• You will receive notice that your post is at risk of redundancy at least 5 months before the activities that you are engaged on are due to conclude. During these 5 months you, your line manager and University's HR department will investigate opportunities for you to continue your employment at the institution
  • If your post is at risk of redundancy you will be placed on the University's Redeployment Register and be able to apply for any new posts that are due to be advertised at the University two weeks in advance of other internal and external candidates
  • As part of the redeployment process you will have at least two meetings with your line manager where you will have the opportunity to discuss your circumstances. The University provides career development advice and support, both internally via HR and the Careers Service and externally with third party consultants
  • If you are offered a position which is considered to be suitable alternative employment you will need appropriate justification for declining it. The University has a statutory obligation to mitigate redundancy and you may jeopardise your redundancy payment if you unreasonably reject redeployed positions. You are strongly advised to participate in the process by attending meetings with your line manager and HR
  • All individuals facing redundancy have the right of appeal under the University's appeals procedure
  • Any member of staff could be at risk of redundancy if the work for which they are initially engaged ceases or diminishes or if institutional funding diminishes

Is your post or your funding coming close to an end?

If so, you can apply for other posts, and be interviewed, in advance of the general job advert going out.

This is a significant advantage negotiated by UCU and has helped many people retain employment here.

But the time window for those applications is extremely short, so you should try to keep checking the list of redeployment vacancies on the website.

Sometimes there are suitable posts organised through different Schools.

Several people have recently lost out on these redeployment opportunities because the deadline passed before they noticed the suitable post.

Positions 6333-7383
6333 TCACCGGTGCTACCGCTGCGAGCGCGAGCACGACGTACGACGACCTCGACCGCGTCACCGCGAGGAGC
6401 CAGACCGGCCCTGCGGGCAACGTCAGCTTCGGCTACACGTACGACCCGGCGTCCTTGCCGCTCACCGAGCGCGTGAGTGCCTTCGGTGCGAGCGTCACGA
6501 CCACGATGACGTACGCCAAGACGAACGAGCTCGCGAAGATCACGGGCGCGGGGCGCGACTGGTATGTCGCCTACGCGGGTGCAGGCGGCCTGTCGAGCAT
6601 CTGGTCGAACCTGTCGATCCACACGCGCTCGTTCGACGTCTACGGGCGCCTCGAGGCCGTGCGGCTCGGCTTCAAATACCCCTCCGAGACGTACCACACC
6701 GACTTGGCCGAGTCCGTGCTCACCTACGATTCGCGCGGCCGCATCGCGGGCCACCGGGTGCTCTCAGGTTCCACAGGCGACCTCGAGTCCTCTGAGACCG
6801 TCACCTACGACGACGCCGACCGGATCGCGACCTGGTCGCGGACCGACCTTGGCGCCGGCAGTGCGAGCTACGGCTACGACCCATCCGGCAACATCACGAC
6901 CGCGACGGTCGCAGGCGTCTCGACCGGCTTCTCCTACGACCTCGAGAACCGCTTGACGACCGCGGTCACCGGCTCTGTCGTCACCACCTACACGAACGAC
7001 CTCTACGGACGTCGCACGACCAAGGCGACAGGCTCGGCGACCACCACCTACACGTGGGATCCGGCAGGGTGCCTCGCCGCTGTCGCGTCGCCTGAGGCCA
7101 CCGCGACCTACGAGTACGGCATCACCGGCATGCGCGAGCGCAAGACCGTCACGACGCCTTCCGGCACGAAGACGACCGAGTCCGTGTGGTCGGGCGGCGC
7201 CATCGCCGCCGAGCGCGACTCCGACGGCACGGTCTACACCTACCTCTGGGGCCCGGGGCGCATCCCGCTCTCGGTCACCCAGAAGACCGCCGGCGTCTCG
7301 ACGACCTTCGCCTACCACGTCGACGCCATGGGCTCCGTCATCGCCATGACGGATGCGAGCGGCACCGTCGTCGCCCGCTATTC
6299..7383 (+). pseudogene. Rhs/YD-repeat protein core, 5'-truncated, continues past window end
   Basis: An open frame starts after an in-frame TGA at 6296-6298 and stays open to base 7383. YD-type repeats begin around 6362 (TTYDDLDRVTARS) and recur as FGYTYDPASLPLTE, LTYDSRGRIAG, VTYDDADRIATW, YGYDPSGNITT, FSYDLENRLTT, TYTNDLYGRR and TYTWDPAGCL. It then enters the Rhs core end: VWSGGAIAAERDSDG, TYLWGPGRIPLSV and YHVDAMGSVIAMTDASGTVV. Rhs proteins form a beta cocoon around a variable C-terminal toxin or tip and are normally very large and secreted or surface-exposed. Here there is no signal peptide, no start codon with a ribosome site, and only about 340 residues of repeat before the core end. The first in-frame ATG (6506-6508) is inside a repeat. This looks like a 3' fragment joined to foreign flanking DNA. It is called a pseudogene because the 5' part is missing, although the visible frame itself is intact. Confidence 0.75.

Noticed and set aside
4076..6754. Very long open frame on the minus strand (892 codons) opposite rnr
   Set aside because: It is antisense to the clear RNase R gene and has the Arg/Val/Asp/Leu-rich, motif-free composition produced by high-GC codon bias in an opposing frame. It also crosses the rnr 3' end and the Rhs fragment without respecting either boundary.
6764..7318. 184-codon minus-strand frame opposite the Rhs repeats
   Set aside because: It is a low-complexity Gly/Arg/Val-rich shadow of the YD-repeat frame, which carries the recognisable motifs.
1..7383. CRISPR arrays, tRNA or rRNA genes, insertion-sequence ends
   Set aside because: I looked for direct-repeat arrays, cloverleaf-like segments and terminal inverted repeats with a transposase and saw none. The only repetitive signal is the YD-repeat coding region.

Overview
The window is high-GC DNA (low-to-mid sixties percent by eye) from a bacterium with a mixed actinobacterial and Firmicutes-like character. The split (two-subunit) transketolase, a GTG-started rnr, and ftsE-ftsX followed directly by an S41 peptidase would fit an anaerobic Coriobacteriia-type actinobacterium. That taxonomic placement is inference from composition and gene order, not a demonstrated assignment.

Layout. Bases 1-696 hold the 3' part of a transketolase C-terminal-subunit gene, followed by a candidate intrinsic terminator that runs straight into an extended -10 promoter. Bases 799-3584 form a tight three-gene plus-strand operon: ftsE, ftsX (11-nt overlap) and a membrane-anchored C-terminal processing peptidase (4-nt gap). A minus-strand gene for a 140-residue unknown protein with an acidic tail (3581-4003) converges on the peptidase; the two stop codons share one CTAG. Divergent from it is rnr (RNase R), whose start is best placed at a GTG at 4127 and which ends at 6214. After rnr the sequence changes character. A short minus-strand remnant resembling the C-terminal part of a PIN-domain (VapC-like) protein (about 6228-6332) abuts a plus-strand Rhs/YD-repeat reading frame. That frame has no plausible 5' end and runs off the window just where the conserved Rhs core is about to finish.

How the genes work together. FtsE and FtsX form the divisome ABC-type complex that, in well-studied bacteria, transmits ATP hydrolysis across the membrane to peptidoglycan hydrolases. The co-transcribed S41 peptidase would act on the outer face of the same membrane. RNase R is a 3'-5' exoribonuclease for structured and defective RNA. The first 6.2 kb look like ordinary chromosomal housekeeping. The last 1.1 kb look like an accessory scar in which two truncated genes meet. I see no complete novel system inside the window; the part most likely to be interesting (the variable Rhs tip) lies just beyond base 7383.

If you are a UCU member and would like support with this issue you should contact | 01224 272377 so that you can be provided with help through personal casework assistance.

A full copy of the Employment Tribunal Report can be read here.

Group Issues

AUCU offers support to specific membership groupings with concerns. Examples include:

  • Fixed Term Staff: As a result of confusion over the form of contracts offered to colleagues on external, limited funding and the associated redundancy avoidance of process, AUCU organised open meetings for all affected staff across the University to clarify the nature of these contracts and hear members' concerns about the process.
  • Teaching Assistants: AUCU recently supported a campaign by postgraduates employed as Teaching Assistants in the School of Social Science. The campaign resulted in a pay rise for these staff because the School was forced to recognise all the marking, administration, preparation and course evaluation work that Teaching Assistants undertook.


Organisational Negotiation

At an organisational level AUCU has negotiated numerous policies and procedures with the University including:

  • Promotions procedure
  • Avoidance of redundancy
  • Staff contracts
  • Discipline
  • Grievance
  • Health and Safety
  • Environmental issues

Protected Conversations

  1. I have just had a protected conversation, what do I do?

    Come and seek help from us and we will support you – email and we will arrange to get casework support in place ASAP.  Please note, this service is ONLY AVAILABLE TO MEMBERS.